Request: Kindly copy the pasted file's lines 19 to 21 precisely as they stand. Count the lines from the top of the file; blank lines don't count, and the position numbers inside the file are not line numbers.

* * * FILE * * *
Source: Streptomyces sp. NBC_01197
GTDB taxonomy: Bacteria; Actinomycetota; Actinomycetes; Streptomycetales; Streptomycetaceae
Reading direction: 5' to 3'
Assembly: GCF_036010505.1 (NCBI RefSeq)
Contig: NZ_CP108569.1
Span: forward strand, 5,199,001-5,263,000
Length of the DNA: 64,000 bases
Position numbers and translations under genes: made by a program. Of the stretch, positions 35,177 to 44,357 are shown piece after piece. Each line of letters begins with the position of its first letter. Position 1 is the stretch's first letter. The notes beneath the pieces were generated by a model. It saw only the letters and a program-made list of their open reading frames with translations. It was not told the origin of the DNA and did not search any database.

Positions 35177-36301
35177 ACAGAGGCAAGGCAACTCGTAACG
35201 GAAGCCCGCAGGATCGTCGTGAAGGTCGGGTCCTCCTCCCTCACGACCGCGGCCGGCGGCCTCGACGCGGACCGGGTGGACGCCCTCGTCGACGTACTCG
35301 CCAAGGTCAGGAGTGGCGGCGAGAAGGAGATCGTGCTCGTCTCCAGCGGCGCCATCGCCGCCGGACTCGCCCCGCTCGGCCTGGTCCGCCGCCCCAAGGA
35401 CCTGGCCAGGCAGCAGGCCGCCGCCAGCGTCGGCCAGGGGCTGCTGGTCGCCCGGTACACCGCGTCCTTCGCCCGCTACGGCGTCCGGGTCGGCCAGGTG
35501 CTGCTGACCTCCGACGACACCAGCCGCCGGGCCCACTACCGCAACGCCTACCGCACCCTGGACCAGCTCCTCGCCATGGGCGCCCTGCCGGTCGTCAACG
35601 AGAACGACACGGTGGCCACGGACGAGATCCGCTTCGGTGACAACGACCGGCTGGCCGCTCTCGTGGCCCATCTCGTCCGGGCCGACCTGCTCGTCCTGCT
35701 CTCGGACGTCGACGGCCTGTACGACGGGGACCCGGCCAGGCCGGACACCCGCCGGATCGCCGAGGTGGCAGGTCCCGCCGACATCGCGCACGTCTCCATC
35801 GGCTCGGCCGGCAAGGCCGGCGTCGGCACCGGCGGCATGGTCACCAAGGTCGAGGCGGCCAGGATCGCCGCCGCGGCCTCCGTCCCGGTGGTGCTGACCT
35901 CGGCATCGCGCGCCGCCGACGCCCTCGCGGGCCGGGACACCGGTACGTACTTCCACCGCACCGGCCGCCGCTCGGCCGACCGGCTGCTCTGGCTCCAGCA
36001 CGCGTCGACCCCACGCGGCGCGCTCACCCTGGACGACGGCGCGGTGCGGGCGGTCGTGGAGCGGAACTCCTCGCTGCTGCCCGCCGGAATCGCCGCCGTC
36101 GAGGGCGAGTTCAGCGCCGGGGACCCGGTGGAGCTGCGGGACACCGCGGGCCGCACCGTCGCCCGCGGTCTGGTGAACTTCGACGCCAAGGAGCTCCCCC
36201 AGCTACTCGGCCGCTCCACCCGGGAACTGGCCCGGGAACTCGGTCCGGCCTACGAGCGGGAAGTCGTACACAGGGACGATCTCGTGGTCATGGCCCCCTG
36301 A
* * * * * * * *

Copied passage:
36001 CGCGTCGACCCCACGCGGCGCGCTCACCCTGGACGACGGCGCGGTGCGGGCGGTCGTGGAGCGGAACTCCTCGCTGCTGCCCGCCGGAATCGCCGCCGTC
36101 GAGGGCGAGTTCAGCGCCGGGGACCCGGTGGAGCTGCGGGACACCGCGGGCCGCACCGTCGCCCGCGGTCTGGTGAACTTCGACGCCAAGGAGCTCCCCC
36201 AGCTACTCGGCCGCTCCACCCGGGAACTGGCCCGGGAACTCGGTCCGGCCTACGAGCGGGAAGTCGTACACAGGGACGATCTCGTGGTCATGGCCCCCTG